— A Compilation of the Messages and Papers of the Presidents, Volume IX. • Benjamin Harrison

... are reflected on the waves. This song had deeply impressed us long ago. It was impossible to treat of Tasso without taking, as it were, as text for our thoughts, this homage rendered by the nation to the genius whose love and loyalty were ill merited by the court of Ferrara. The Venetian melody breathes so sharp a melancholy, such hopeless sadness, that it suffices in itself to reveal the secret of Tasso's grief. It lent itself, like the poet's imagination, to the world's brilliant illusions, to the smooth and false coquetry of those ...
— Symphonies and Their Meaning; Third Series, Modern Symphonies • Philip H. Goepp

... Griqualand West. This was in 1871. The Free State, whose case had not been stated, much less argued, before the umpire, protested, and was after a time able to appeal to a judgment delivered by a British court, which found that Waterboer had never enjoyed any right to the territory. However, the new Colony had by this time been set up and the British flag displayed. The British government, without either admitting or denying the Free State ...
— Impressions of South Africa • James Bryce

... told her love, but did bide the time when her good star should bring beside her him which had grown in the twinkling of an eye more dear to her than the day. She had not to tarry long. For the Duke d'Andria had noted her beauty, and went straightway to pay his court to the Prince of Venosa. Encountering Dona Maria in the Palace with no other by, he did beseech her in right gentle, and withal gallant and masterful wise, that very favour she was herself well disposed and well resolved to grant him. She did lead him to her chamber instantly, ...
— The Well of Saint Clare • Anatole France

... Peniston seated herself in her black satin arm-chair tufted with yellow buttons, beside a bead-work table bearing a bronze box with a miniature of Beatrice Cenci in the lid. Lily felt for these objects the same distaste which the prisoner may entertain for the fittings of the court-room. It was here that her aunt received her rare confidences, and the pink-eyed smirk of the turbaned Beatrice was associated in her mind with the gradual fading of the smile from Mrs. Peniston's lips. That lady's dread of a scene gave her an inexorableness which the greatest strength of ...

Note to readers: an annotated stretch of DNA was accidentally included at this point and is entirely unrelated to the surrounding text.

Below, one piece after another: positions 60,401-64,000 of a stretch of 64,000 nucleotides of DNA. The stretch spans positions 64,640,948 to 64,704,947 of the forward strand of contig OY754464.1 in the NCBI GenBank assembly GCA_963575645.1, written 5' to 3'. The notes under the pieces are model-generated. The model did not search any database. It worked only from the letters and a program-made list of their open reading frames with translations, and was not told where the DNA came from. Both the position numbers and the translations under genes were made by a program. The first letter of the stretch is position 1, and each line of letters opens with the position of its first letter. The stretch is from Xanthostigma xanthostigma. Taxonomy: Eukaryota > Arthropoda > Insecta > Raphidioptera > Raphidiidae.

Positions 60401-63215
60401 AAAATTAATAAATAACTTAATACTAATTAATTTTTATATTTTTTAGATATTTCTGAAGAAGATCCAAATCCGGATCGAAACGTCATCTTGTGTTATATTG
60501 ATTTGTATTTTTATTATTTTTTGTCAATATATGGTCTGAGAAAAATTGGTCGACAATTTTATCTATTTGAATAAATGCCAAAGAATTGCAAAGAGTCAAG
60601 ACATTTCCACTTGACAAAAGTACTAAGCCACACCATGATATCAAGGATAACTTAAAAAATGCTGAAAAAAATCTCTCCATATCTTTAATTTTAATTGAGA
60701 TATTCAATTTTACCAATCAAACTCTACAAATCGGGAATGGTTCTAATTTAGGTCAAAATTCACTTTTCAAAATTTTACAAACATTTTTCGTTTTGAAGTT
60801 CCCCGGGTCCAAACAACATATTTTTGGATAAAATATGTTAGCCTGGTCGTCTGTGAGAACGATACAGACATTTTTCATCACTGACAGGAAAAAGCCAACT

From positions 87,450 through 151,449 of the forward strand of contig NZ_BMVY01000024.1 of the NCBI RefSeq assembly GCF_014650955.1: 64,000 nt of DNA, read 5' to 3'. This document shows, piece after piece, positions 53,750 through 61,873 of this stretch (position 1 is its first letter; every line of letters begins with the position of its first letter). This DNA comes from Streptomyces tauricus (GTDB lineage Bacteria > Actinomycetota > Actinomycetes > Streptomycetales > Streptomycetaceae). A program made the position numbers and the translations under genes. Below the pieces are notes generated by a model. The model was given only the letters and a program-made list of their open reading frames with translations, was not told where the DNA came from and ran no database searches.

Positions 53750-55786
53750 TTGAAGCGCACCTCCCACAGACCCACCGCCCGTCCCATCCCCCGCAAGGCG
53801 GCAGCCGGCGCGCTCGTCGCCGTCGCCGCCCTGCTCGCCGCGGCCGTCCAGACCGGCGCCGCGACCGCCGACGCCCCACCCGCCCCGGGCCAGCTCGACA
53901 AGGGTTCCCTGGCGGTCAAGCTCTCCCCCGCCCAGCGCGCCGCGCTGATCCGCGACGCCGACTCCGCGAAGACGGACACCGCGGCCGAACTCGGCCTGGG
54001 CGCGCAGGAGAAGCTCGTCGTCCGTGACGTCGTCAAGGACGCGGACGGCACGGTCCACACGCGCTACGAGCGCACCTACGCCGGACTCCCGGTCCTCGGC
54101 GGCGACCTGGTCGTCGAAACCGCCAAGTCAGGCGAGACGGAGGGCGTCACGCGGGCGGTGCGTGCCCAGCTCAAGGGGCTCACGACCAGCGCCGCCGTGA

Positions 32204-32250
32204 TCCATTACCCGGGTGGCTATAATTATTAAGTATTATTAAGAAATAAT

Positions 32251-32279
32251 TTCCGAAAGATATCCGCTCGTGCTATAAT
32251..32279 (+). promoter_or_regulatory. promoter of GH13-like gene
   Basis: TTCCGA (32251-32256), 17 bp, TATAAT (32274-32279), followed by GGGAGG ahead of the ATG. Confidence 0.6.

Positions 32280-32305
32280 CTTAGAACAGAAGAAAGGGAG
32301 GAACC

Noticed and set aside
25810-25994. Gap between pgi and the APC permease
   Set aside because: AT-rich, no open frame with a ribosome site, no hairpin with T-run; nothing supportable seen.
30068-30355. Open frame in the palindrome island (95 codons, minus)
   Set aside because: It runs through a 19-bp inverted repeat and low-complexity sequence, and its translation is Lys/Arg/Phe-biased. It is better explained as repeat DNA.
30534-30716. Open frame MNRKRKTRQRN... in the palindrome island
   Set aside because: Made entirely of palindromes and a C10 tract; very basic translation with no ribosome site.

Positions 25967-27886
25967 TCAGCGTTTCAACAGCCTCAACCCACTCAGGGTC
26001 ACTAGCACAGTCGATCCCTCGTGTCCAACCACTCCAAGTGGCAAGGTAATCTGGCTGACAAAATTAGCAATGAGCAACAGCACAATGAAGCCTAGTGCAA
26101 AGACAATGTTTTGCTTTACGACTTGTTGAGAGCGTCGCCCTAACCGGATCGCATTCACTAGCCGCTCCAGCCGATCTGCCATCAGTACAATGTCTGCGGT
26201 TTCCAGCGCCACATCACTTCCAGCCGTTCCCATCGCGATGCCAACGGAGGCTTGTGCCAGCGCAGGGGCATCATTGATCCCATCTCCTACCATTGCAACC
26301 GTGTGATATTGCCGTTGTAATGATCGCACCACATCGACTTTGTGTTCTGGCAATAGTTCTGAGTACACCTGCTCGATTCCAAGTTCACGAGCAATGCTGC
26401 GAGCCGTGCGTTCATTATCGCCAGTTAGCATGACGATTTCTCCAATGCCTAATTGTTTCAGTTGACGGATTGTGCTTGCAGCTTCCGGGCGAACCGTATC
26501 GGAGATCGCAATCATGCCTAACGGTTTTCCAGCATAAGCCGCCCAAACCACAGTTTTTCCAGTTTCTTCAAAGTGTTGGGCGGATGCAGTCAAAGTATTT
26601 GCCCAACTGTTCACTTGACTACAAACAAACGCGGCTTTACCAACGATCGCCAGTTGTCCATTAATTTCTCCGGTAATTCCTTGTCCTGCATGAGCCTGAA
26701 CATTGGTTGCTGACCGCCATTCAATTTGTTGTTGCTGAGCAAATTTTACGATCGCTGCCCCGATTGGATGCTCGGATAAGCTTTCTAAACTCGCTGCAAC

— House of Mirth • Edith Wharton

... in its purport, too searching in its character-delineation and too thoughtful in its wit, to be treated as a mere farce. Its title—not, perhaps, a very happy one—is explained in this saying of one of the characters: "Marry for whim and leave the rest to the divorce court—that's the New York idea of marriage." And again: "The modern American marriage is like a wire fence—the woman's the wire—the posts are the husbands. One—two—three! And if you cast your eye over the future, you can count them, post after post, up hill, down ...
— Representative Plays by American Dramatists: 1856-1911: The New York Idea • Langdon Mitchell

... There's no evidence of her ever having been through the divorce court. Indeed, she may never have been married to more than one man at ...
— His Lordship's Leopard - A Truthful Narration of Some Impossible Facts • David Dwight Wells

... Sewell joined hands with Bishop Strachan {8} and John Beverley Robinson of Upper Canada in reviving the plea for a wider union and in placing the arguments in its favour before the Imperial government. Brenton Halliburton, judge of the Supreme Court of Nova Scotia (afterwards chief justice), wrote a pamphlet to help on the cause. The Canada union bill fell through, the revenue dispute being settled on another basis, but the ...
— The Fathers of Confederation - A Chronicle of the Birth of the Dominion • A. H. U. Colquhoun

... people in Wigfield and round it discussed that death during the day; but few, on the whole, in a kindlier spirit than had been displayed by the editor of the opposition paper. Mrs. A'Court, wife of the vicar, and mother of Dick A'Court, remarked that she was the last person to say anything unkind, ...
— Fated to Be Free • Jean Ingelow

... book was published by Dr. Thomas Smith, the learned writer concerning the Greek Church. The preface, not being agreeable to the Court at the time it was published (the 5th year of William III.), was suppressed by authority, but is found in this and a few other copies. Granger says (vol. iv. p. 60., vol. v. p. 267., new edit.) that this preface by Dr. ...
— Notes and Queries, Number 203, September 17, 1853 • Various